February 20, 2024

Our expert outlines the most important baby-proofing steps to take now versus what can wait until later.

When preparing for a baby, most parents think about decorating a nursery, buying clothes and picking out baby names. But one of the most important things you can do for your bundle of joy is baby-proofing your home.  

“There are aspects to baby-proofing that really do need to be done before you bring your baby home.”

The good news is you don’t need to do everything all at once. After all, your baby won’t be trying to climb furniture or open cabinets for several months. But there are certain things to do before your baby arrives.

“There are aspects to baby-proofing that really do need to be done before you bring your baby home,” said Dr. Hannah K. Martin, a pediatrician with Monroe Carell Jr. Children’s Hospital at Vanderbilt Primary Care. “Then, other tasks can be done around the six-month mark, before your baby becomes mobile.”

Things to do before your baby arrives

This isn’t exactly baby-specific, but the first thing Martin suggests considering is your home’s air quality.

“Babies start grabbing things and waving their arms around a lot sooner than you might think.”

“Ideally, you’d be bringing baby home to a smoke-free household,” she said. “Also, make sure your smoke alarms and carbon monoxide detectors are functional, and check them on a regular basis.”

Next, focus your attention on where your baby will sleep. Martin recommends following the ABCs of safe sleep:

  • Alone. Your baby should share your room (but not your bed) for at least the first six months. Place your baby to sleep in his own crib or bassinet near where you sleep.
  • Back. Always place your baby to sleep on her back. Once your baby is developmentally able to roll both ways (arms should be out of the swaddle at this point), you don’t need to keep turning your baby to her back if she rolls over in her sleep.
  • Crib. Clear your baby’s bed of blankets, crib bumpers (even the mesh ones), stuffed animals and anything else that isn’t a firm mattress and snugly fitting sheet.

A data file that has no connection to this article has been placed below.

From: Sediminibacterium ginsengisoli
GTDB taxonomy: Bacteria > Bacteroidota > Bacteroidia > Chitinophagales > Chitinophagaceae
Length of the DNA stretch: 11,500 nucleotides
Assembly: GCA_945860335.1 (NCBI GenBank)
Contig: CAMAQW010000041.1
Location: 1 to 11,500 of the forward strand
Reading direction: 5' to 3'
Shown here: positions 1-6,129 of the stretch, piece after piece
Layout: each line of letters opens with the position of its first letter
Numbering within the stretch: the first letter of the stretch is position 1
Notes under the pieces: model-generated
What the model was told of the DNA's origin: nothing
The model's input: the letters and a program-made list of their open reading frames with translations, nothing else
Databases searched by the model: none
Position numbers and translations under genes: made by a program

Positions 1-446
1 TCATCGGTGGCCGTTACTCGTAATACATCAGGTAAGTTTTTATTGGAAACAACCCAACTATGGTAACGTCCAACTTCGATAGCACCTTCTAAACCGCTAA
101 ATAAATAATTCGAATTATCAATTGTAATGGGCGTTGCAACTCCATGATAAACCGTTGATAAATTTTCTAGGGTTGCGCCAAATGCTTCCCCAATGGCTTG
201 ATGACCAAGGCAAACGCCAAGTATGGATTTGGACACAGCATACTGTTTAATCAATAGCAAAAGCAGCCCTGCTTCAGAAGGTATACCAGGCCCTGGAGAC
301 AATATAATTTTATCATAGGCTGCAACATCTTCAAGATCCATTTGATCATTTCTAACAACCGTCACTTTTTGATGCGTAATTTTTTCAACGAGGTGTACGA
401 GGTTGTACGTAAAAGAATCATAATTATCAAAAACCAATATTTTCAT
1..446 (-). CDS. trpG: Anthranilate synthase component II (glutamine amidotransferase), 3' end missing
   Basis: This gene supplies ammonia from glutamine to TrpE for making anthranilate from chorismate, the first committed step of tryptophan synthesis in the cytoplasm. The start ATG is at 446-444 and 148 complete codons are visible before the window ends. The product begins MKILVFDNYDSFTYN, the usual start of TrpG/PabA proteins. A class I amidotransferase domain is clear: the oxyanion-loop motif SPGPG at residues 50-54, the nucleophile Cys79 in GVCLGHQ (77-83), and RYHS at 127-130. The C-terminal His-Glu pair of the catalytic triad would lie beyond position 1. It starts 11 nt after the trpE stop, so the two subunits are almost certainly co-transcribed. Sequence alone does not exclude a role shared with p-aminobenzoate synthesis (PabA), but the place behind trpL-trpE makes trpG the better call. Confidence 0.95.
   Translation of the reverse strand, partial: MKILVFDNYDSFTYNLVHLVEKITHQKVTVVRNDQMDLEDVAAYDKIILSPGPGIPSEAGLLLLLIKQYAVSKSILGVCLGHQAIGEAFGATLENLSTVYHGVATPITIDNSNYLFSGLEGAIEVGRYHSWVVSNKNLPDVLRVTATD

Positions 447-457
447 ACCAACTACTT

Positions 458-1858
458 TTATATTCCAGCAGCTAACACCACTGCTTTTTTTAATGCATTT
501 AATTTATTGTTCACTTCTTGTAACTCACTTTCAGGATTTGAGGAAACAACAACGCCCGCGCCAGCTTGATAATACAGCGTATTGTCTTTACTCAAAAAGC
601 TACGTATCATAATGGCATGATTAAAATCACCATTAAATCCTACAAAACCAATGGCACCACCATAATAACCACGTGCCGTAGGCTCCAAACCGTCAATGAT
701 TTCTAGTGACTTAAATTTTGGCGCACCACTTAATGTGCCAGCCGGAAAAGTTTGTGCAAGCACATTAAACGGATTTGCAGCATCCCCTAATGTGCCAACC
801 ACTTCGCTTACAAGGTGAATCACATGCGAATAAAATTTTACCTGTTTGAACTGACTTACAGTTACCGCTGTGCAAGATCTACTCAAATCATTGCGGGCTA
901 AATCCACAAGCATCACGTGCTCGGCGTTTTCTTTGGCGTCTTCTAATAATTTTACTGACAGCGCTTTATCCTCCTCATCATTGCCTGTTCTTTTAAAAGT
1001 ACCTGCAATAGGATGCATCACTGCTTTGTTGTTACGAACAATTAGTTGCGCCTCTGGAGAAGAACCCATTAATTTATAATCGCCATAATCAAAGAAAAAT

Martin likes to remind parents to be aware of fall risks and to never leave your baby unattended on a bed, couch or changing table. She also warns parents about the risk of scald injuries. And too-hot baths — which can be avoided with a simple bath thermometer — aren’t the only culprit.

“Babies start grabbing things and waving their arms around a lot sooner than you might think, which poses a risk when you’re trying to drink your coffee,” Martin said. “I would just recommend avoiding carrying a baby and hot liquids at the same time. And only drink hot beverages out of a sealable travel mug.”

Things to do before your baby is mobile

Next, it’s time to start baby-proofing the house in a more traditional sense. Martin recommends baby-proofing prior to your baby turning 6 months old, which is when some babies become mobile, rolling around or scooting on their belly.

“Get down to your baby’s level to see what’s there.”

She said the best strategy for figuring out what to secure, put away or lock up, is to get on the floor.

“Get down to your baby’s level to see what’s there,” Martin said. “Look for choking hazards and other dangers. A good rule of thumb is to remove anything that is small enough to fit through a toilet paper tube.”

Other baby-proofing to-dos include:

  • Properly storing plastic bags and keeping the floor clear of even small pieces of plastic.
  • Keeping remotes, flashlights, digital thermometers and any other device that uses a button battery out of reach.
  • Placing a baby gate at the top and the bottom of the stairs.
  • Using cabinet and drawer locks in the kitchen and bathrooms as well as toilet locks.
  • Installing window guards, especially above the first floor.
  • Avoiding baby walkers, which pose risks from falling down the stairs or toppling over.
  • Securing furniture and TVs to the wall.
  • Storing cleaning solutions, medications and detergents out of sight and reach.
  • Getting rid of firearms in the home. If they must be kept at home, store them in a locked gun safe, unloaded and with ammunition stored separately.
  • Posting or knowing where to quickly access the number to Poison Control (800-222-1222).
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The Pediatric Primary Care program at Monroe Carell Jr. Children’s Hospital at Vanderbilt has clinics across the region to make health care personal for your family through the best possible service and compassionate care. This is a shared mission with community pediatricians, hospital partners and the Vanderbilt Health family of pediatric clinics.

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